Consequently, plaintiff's cause of action does not arise under the laws of the United States set forth in its complaint. As against the alleged wrongdoers, i.e., the Hospital and Dick Corporation, the action necessarily fails because of the lack of diversity. The motions to dismiss will be granted.


[1] Plaintiff demands the entry of a decree against the defendants:

1. Rescinding and setting aside the approval by the Secretary of Welfare and by the Surgeon General of the contract between the Hospital and the Dick Construction Company and of the application for Federal aid under the Act.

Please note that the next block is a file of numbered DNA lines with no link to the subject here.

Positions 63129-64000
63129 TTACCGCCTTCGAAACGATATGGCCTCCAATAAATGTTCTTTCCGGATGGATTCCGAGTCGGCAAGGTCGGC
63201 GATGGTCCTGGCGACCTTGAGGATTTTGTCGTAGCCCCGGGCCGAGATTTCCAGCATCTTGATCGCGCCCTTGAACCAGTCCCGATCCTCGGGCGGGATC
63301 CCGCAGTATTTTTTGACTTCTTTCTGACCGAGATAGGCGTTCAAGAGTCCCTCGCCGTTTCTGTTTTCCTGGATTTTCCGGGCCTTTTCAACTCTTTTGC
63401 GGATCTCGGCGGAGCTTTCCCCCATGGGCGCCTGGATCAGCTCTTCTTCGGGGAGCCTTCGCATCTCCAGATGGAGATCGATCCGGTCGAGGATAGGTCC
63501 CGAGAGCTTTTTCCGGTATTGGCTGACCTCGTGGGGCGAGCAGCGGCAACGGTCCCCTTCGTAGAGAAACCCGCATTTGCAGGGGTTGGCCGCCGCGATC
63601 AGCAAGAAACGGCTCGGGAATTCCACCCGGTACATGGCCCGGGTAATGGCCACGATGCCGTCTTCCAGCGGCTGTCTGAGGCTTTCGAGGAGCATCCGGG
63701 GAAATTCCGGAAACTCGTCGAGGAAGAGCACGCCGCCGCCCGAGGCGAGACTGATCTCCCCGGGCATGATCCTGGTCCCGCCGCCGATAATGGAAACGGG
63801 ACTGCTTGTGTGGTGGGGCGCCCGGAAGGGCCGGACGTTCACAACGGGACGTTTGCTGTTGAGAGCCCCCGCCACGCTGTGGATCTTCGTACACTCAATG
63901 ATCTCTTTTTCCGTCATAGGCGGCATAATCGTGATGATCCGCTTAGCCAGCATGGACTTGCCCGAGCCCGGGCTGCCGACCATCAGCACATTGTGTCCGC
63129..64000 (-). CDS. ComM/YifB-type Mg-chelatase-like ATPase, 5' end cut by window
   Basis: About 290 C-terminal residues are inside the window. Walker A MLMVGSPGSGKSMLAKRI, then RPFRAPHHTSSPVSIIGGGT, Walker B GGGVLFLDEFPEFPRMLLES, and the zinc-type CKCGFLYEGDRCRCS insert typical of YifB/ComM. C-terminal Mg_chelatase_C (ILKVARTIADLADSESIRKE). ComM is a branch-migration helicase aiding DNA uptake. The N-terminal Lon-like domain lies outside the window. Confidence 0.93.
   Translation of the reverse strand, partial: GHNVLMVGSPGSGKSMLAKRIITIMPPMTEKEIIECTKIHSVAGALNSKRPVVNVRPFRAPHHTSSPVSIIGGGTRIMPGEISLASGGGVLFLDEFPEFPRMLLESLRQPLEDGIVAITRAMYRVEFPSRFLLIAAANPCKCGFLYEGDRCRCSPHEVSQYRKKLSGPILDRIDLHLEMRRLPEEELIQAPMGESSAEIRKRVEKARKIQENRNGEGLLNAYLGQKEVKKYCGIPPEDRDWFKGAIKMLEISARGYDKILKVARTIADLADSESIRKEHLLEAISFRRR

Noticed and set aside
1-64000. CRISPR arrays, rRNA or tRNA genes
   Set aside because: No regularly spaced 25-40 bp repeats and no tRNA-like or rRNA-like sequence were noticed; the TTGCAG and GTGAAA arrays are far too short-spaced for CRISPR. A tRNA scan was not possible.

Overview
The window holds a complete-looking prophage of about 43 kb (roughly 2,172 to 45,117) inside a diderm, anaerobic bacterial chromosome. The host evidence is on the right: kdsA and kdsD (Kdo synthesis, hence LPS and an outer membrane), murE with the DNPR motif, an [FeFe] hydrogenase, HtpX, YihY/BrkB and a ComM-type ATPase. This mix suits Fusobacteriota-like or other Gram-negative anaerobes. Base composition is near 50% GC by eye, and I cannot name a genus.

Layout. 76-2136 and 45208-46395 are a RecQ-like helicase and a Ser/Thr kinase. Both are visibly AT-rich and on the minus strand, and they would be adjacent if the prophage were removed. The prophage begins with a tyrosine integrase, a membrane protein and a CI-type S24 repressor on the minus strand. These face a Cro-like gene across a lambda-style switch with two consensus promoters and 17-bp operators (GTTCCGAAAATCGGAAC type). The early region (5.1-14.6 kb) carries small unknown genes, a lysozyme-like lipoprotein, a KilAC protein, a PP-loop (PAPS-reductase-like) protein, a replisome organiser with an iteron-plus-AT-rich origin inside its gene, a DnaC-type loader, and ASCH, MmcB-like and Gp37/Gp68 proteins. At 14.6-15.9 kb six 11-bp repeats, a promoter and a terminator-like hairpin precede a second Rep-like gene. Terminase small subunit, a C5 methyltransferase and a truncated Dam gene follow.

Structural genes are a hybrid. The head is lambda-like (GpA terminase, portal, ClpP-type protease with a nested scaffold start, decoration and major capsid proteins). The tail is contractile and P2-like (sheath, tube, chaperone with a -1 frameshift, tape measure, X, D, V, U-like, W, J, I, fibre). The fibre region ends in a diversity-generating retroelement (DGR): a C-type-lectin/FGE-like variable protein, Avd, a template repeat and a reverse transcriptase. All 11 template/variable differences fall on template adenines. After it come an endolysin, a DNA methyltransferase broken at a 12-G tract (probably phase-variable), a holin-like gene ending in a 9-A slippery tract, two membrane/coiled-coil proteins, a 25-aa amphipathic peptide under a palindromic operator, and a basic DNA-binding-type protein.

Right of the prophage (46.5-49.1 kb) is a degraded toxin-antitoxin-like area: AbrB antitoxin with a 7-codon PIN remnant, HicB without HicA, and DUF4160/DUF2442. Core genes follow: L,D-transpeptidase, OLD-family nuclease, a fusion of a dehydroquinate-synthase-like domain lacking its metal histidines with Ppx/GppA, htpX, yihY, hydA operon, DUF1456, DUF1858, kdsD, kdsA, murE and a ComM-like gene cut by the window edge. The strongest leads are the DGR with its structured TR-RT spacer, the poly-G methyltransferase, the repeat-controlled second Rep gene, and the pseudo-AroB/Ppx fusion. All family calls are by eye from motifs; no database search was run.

2. Restraining and enjoining any payment of Federal funds to the Hospital or Dick Construction Company.

3. Rescinding and setting aside the contract between the Hospital and Dick Construction Company and restraining and enjoining any further performance thereof or any payment therefor.

4. Awarding the contract for general construction work to the plaintiff for the amount of its bid.

5. Reimbursing the plaintiff for its expenses, costs, and damages, including damages to its business reputation, damages for money expended, loss of time, and loss of profits.

6. Granting such other and further relief as may be deemed necessary or proper.

[2] It has been generally held that the requirement of competitive bidding is for the benefit of the government and not prospective bidders. See Colorado Pav. Co. v. Murphy, 8 Cir., 1897, 78 F. 28, 37 L.R.A. 630; O'Brien v. Carney, D.C. Mass.1934, 6 F. Supp. 761.

[3] 42 U.S.C.A. § 291j.